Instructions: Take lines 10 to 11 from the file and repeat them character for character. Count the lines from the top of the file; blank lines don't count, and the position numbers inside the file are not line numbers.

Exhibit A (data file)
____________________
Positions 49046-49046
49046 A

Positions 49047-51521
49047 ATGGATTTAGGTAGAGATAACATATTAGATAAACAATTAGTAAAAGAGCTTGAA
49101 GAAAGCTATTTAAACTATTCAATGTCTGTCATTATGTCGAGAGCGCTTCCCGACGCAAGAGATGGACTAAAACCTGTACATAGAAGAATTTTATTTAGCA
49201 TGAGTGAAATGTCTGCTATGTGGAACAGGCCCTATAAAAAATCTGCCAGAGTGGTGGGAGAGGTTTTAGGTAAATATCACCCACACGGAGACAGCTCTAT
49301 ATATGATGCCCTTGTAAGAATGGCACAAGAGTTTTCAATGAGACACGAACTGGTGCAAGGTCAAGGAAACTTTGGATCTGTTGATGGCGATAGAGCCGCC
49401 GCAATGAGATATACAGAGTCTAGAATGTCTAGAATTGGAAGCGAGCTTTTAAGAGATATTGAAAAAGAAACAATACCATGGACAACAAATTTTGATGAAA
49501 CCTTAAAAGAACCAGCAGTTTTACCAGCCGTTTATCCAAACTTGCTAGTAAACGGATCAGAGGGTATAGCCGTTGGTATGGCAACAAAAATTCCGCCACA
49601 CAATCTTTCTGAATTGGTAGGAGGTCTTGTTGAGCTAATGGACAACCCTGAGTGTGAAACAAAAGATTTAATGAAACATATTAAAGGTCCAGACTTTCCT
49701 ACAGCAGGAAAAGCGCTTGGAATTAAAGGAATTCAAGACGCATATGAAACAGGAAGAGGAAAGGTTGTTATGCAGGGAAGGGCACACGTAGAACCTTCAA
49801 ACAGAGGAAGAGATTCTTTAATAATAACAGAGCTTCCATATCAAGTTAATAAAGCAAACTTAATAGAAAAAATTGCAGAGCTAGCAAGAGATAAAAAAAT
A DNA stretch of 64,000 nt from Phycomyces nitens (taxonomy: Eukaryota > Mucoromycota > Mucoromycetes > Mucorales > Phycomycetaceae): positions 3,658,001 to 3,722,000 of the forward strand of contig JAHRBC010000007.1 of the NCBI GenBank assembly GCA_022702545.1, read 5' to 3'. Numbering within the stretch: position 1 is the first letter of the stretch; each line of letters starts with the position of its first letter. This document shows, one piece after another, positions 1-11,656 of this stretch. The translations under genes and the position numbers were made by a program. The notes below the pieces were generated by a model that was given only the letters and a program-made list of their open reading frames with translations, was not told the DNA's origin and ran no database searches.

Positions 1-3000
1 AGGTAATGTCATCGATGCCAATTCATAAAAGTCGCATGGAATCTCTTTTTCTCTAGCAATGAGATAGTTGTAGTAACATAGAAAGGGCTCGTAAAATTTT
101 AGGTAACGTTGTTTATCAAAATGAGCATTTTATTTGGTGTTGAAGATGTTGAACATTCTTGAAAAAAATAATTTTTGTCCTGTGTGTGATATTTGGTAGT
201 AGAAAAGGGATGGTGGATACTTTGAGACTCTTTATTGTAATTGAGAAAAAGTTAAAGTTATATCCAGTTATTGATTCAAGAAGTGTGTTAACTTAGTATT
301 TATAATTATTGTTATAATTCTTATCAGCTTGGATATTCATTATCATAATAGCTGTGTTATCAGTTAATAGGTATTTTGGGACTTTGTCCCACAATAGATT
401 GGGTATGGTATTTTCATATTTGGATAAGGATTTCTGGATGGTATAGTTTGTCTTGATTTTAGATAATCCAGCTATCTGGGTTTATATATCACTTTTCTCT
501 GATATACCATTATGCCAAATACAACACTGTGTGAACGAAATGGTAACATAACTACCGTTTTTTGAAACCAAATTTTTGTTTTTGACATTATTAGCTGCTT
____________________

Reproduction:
49601 CAATCTTTCTGAATTGGTAGGAGGTCTTGTTGAGCTAATGGACAACCCTGAGTGTGAAACAAAAGATTTAATGAAACATATTAAAGGTCCAGACTTTCCT
49701 ACAGCAGGAAAAGCGCTTGGAATTAAAGGAATTCAAGACGCATATGAAACAGGAAGAGGAAAGGTTGTTATGCAGGGAAGGGCACACGTAGAACCTTCAA